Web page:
Cast a basket of grains down to the dirt,
And told the weeping lovely malcontent
That if she sorted the grains 'fore day was spent,
She just may see her sweetheart once again.
All she had to do was sort the grain.
But Psyche, though her fingers were dainty and thin,
To separate the grains could not begin,
And sobbing, lay upon the stony floor
That was as cold as the Goddess had acted before.
The ants, which had been drawn to the golden grain,
Bore her load and relieved her of her pain.
In their famously sure and straight black line,
They each picked up a piece of grain so fine
That it might with ease pass through a needle,
And into order they the sweet grain wheedled.
Then at the very setting of the sun,
Aphrodite found the task was done,
And though she praised the poor girl outwardly,
Inside she felt the bloom of hate for Psyche.
So she set her down on one side of a stream,
Where on the other was a field of green,
In which lived Helios' golden sheep
From which she was to obtain some shining fleece.
Then Aphrodite left her there to play,
And flew to Mount Olympus far away.
But Flumen, God of Rivers, raised his head
To warn sweet Psyche from his riverbed
That the sheep were so fierce, if she but pulled one hair,
They'd all turn on her and eat her then and there.
It was better if she waited 'til midday
When the sheep lay down to sleep the heat away.
Then she could cross where the river rushes,
And pick the wool that had got caught in the bushes.
So Psyche followed Flumen's good advice,
And for Aphrodite's cruelty she paid no price.
Aphrodite's blood boiled when she saw
That Psyche had survived it after all.
Again, she tried to send her to her death
And charged her to collect water from a cleft
Which mortal humans could not enter,
And in which serpents would surely spend her.
But now it was an eagle came to her aid,
Who stormed inside and flew between the snakes,
Then picked a pouch of water in its beak,
And back out of the cleft to Psyche it sneaked.
Aphrodite, at her dastardly wit's end,
Devised a horrible place for her to Psyche send.
"Psyche, caring for my ailing son
Has drained each drop of beauty, every one,
From my former glory of a face.
Therefore, I command you to that place
Where Persephone dwells. Then you must beg
For some of her beauty, just a tiny dreg.
Then you may have my son, I give my promise,
As holding him from you has marred my face."
Then Psyche, with tears streaming from her eyes,
Decided the only way there was to die.
In what she had appointed her fatal hour,
She climbed up to the top of a high tower,
But her melancholy was so disturbingly great,
All the Universe moved to it abate,
So that the very tower she climbed upon,
Awoke and spoke to her as if a person.
"Psyche, there is a way to the Underworld alive,
So that you need not from my roofing dive."
And to the Underworld the tower gave her
A route and some directions just to save her,
Then it sternly warned her that not of meat,
Nor of anything but bread in Hades could she eat.
So she followed the Tower's path back down
And disappeared into the heaving ground.
And when she found herself before Persephone's throne
She asked to take a parcel of her beauty home,
Which the emotionless Queen of the Screaming Damned
Without word placed in Psyche's quivering hand.
The hardest part of the impossible task being done,
Psyche headed back up toward the sun,
And, reasoning that she was to see her beloved before nightfall,
Decided to use some beauty from the parcel.
Inside she found not beauty, but a stifling sleep,
Which forever in its clutches would she keep
If Eros had not chancely happened by,
And wiped Persephone's sleep from Psyche's eye.
Then, carrying her on his back, he barged
Into the Hall of the Olympian Gods.
He bade them let him wed himself and Psyche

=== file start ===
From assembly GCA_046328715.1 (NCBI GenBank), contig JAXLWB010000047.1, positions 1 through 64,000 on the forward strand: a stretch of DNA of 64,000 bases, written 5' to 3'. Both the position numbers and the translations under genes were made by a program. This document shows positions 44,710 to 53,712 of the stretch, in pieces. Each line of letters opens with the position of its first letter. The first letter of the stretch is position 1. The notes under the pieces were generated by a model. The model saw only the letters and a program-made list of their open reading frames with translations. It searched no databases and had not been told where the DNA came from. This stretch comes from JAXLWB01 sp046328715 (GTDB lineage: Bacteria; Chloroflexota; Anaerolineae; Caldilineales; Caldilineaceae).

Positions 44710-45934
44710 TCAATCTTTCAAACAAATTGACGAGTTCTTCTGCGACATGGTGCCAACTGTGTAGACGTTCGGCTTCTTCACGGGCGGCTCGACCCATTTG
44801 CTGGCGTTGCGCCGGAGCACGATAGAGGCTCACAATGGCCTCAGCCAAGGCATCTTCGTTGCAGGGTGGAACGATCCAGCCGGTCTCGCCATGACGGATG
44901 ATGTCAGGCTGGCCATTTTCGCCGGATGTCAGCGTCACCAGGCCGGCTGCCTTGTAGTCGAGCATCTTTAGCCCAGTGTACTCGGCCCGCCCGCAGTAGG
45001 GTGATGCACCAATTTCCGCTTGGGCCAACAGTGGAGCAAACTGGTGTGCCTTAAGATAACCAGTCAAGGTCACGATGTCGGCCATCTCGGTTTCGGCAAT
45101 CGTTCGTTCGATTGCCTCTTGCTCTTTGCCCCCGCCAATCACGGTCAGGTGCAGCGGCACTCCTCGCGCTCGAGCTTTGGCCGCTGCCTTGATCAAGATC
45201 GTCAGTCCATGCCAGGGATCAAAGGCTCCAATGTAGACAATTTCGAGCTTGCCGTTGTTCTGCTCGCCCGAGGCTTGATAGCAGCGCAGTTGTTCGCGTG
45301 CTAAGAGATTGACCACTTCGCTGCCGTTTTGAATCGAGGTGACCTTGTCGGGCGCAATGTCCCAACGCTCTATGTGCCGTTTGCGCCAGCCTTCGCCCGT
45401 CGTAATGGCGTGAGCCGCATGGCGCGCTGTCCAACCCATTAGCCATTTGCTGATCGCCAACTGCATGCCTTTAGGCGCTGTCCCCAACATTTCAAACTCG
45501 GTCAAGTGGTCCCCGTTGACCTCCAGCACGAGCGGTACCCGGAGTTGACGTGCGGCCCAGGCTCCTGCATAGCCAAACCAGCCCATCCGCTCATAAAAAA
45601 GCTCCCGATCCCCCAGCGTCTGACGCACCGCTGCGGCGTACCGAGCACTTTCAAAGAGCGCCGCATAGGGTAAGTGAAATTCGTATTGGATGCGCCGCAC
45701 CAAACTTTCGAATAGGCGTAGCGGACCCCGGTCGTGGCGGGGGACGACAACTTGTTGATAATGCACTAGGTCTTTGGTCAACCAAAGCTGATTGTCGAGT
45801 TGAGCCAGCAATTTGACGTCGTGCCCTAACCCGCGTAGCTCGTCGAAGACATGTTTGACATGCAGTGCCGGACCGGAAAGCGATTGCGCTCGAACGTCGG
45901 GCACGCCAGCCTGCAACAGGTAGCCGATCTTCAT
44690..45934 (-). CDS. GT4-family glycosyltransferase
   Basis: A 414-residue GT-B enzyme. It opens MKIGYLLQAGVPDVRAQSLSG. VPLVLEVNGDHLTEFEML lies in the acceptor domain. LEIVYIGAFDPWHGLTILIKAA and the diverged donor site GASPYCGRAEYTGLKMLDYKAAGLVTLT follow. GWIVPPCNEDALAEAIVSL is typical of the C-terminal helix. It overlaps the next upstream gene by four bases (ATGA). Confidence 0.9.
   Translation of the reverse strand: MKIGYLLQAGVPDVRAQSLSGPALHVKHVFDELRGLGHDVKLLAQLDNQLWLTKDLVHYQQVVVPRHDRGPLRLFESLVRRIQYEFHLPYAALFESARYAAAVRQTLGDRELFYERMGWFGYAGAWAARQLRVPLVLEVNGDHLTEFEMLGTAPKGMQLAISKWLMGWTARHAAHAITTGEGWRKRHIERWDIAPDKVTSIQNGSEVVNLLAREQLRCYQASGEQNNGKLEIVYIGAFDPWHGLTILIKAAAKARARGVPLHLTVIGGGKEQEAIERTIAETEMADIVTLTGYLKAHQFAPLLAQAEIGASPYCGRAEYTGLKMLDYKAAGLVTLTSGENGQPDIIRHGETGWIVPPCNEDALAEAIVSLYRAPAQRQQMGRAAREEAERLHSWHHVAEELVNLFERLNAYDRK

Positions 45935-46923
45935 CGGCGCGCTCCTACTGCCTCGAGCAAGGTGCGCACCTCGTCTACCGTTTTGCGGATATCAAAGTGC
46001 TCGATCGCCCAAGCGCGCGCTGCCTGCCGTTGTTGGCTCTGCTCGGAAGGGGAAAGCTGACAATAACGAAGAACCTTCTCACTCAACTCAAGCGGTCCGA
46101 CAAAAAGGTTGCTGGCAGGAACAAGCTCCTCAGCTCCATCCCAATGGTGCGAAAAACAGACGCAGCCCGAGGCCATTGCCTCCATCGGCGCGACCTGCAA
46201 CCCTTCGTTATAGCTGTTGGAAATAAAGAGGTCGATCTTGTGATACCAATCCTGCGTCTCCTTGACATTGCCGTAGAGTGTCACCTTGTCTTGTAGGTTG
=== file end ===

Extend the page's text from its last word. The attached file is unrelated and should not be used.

And disregard the protests of Aphrodite.
Then Jupiter, indeed, allowed it obligingly,
For he was a man who greatly enjoyed a party.
Ambrosia she was given so to seal
Her immortality and place her among the surreal.
Then after many years of love and laughter,
Psyche bore Hedone, their lovely daughter.
This is how the beauty of the Human Soul,
Triumphed over the beauty of lust and gold.
All this Eros and Psyche had to take.
All this they endured for their love's sake.
They demonstrate the purity of love,
That is admired by Gods above.
In the end, it is the pure Mariposa
Who is more deserving of ambrosia.
I will be turning eightteen next week.
You probably don't know that.
I'm doing good you know.
I found a house and a study I like.
And a boy who maybe likes me.
I got used to my anxiety attacks,
so the last few times I wasn't terrified.
I have a man in my life,
who replaces you.
And he makes me a happier girl.
I think I even know how to deal with mom.
Everything's great, dad.
But still I wonder if you think about me
as much as I hurt by you.
Aye, Vladimir, just before I met thee
I hath been sure I hath loved him-
no matter as queer as it may hath seemed!
Thou knowest not, how much tears I hath shredded
and noticest not, how t'eir vanity made me look dead!
But why-why then didst thou appear-
and wokest within me t'is secret fear-
with understanding in thy eyes,
and with a love t'at is to me so dear.
Why-why t'en thou left me, left me again!
Whenst I got to knowest thou but for a moment,
ah, with not so much of an endearment-
afforded ourselves only t'at streak of lovely,
but still weak of too a bond,
or any pact, of young novelty.
And everything was corrupt
As soon as thou re-released me
into t'ese qualms of insincerity
wherest I am still tossed about, guilty.
And hushed, hushed always,
like a trivial, parallel wind!
As though my dear heart's bathed in sin
and of a soul t'at is so thin
So worthy not of thy soulfulness
and sweet dreams of many happinesses.
Ah, Vladimir! If only thou could knowest
T'is thread of passion thou hath sowed
and how my entirety seekest being loved
By thee, and only by thee, o my rain!
As thou art but king to my sneaky moon
and my very own kingdom of stars
Not him-not him, o t'is I entreat,
albeit his wits hath been but to me so sweet.
Still he be a mistake, ah, a chilly autumn mistake
to me, from whom I didst just turn awake.
Probably thou would hath loved me;
imperishably and blindingly,
until all thy superb charms and wit
t'at wert but tortured and unbending
shalt be left within me lit;
and thus leaving our fiery souls entwined
with winds t'at art even sweeter
yet might be torturously everlasting.
Vladimir, Vladimir, oh my only Vladimir!
Thou altogether belongst with me; here,
so unjustly yet heavenly
And in our hands is cherished
our love, o, so wickedly-but fatefully!
How I longst to be thy lover, dearest-
and be so comely as thy only flower;
which ripens thickly in thy winter
and blooms robustly, in thy summer.